Risk and impact of pulmonary complications in survivors of childhood cancer: A report from the Childhood Cancer Survivor Study

Andrew C. Dietz, Yan Chen, Yutaka Yasui, Kirsten K. Ness, James S. Hagood, Eric J. Chow, Marilyn Stovall, Joseph P Neglia, Kevin C. Oeffinger, Ann C. Mertens, Leslie L. Robison, Gregory T. Armstrong, Daniel A. Mulrooney

Research output: Contribution to journalArticlepeer-review


BACKGROUND: Pulmonary complications after cancer therapy are varied. This study describes pulmonary outcomes among childhood cancer survivors and evaluates their impact on daily activities. METHODS: The incidence of pulmonary outcomes (asthma, chronic cough, emphysema, lung fibrosis, oxygen need, and recurrent pneumonia) reported among 5-year cancer survivors (n = 14,316) and the incidence of death due to pulmonary causes among all eligible survivors (n = 20,690) in the Childhood Cancer Survivor Study were compared with those for sibling controls (n = 4027) with cumulative incidence, standardized mortality ratio (SMR), and piecewise exponential models. Logistic regression with random effects was used to estimate odds ratios (ORs) and 95% confidence intervals (CIs) for activity limitations with pulmonary complications. RESULTS: By the age of 45 years, the cumulative incidence of any pulmonary condition was 29.6% (95% CI, 29.1%-30.0%) for cancer survivors and 26.5% (95% CI, 24.9%-28.0%) for siblings. Fewer survivors reported ever smoking (23.6% vs 36.4%, P <.001), but survivors were more likely to report chronic cough (rate ratio [RR], 1.6; 95% CI, 1.4-1.9), oxygen need (RR, 1.8; 95% CI, 1.5-2.2), lung fibrosis (RR, 3.5; 95% CI, 2.3-5.4), and recurrent pneumonia (RR, 2.0; 95% CI, 1.4-3.0). The SMR for death due to pulmonary causes was 5.9 (95% CI, 4.2-8.1), and it was associated with platinum exposure and lung radiation (P <.01). The impact of chronic cough on daily activities for survivors (OR vs survivors without chronic cough, 2.7) was greater than that for siblings (OR, 2.0; P =.04). CONCLUSIONS: Pulmonary complications are substantial among adult survivors of childhood cancer and can affect daily activities. Cancer 2016;122:3687-96.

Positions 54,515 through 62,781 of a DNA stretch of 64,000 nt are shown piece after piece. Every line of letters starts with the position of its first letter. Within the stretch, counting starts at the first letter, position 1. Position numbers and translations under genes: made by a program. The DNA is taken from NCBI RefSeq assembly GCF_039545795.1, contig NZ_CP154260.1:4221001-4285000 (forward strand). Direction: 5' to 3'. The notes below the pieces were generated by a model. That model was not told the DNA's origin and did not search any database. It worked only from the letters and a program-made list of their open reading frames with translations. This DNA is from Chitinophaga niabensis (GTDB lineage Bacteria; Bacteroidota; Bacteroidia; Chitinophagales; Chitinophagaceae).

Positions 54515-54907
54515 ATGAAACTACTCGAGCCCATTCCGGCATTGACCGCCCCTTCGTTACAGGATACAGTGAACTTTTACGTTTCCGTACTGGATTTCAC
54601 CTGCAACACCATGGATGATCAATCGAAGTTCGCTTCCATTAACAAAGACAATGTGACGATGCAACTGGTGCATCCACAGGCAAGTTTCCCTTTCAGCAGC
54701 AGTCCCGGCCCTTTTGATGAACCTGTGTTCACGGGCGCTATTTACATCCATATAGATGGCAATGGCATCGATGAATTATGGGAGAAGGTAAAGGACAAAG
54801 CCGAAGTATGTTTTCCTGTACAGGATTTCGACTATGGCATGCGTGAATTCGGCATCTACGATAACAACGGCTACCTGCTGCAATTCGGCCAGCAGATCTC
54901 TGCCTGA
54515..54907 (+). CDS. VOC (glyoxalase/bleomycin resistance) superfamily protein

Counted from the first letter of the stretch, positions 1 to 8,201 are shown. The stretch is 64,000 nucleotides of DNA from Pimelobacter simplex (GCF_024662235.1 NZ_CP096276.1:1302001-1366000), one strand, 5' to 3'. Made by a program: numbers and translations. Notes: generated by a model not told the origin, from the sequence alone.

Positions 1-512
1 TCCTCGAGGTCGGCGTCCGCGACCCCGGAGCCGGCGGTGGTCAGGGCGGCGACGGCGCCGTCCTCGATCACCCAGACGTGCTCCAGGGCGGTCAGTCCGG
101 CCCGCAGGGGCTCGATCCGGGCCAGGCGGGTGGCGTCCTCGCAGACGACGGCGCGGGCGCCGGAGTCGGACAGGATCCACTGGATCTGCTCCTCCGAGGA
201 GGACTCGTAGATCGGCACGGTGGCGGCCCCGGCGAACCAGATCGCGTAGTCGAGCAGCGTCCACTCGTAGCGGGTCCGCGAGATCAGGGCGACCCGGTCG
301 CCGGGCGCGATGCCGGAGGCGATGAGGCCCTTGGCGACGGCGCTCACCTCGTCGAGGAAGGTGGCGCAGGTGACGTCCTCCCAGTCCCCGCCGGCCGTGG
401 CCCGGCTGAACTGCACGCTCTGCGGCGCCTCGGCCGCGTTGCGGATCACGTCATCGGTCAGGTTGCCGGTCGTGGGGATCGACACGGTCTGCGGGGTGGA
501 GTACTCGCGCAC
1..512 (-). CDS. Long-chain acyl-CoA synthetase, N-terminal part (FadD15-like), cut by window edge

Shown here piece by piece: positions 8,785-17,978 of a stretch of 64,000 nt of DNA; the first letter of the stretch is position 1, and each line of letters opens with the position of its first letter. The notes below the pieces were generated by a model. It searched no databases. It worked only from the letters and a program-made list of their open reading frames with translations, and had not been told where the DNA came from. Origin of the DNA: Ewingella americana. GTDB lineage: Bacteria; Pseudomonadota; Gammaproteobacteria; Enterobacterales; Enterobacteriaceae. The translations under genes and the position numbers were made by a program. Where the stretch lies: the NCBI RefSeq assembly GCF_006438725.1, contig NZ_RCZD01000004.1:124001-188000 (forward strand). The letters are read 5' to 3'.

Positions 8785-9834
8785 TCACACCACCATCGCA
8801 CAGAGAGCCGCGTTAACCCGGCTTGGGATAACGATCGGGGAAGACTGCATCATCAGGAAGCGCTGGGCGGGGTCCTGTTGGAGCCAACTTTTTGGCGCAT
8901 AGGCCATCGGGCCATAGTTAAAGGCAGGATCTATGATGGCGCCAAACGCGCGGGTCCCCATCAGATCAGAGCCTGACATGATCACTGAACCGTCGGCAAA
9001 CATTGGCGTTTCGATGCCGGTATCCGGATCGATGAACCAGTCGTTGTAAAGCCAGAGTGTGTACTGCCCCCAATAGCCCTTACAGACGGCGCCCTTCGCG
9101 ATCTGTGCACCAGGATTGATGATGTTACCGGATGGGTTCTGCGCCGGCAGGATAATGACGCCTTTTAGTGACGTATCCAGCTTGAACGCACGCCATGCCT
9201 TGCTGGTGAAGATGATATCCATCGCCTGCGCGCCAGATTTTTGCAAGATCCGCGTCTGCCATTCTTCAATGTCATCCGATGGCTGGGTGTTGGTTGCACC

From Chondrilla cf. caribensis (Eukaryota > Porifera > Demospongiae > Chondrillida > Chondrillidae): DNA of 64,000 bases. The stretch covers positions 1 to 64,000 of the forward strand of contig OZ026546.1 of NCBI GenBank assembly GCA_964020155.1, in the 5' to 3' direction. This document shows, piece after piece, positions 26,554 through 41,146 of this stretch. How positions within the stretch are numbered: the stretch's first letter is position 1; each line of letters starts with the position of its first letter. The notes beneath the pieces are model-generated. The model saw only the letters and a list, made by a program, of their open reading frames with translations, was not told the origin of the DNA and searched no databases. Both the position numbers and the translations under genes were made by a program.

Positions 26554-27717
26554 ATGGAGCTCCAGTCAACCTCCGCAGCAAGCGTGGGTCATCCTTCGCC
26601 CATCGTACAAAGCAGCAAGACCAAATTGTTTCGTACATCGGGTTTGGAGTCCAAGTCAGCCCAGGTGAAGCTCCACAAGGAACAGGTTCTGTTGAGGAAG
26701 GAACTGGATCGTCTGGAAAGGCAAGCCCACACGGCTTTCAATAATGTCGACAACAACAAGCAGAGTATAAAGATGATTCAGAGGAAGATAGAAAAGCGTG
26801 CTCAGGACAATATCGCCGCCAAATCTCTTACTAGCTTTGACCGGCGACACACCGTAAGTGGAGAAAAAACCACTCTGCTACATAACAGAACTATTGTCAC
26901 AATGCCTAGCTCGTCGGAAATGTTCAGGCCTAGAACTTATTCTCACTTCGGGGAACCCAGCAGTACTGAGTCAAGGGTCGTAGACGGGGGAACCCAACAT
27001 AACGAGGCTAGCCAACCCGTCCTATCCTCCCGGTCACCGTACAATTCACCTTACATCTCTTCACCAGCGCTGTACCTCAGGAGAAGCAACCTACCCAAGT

Original languageEnglish (US)
Pages (from-to)3687-3696
Number of pages10
Issue number23
StatePublished - Dec 1 2016

Bibliographical note

Publisher Copyright:
© 2016 American Cancer Society


  • cancer treatment
  • childhood cancer
  • late effects
  • pulmonary toxicity
  • survivorship


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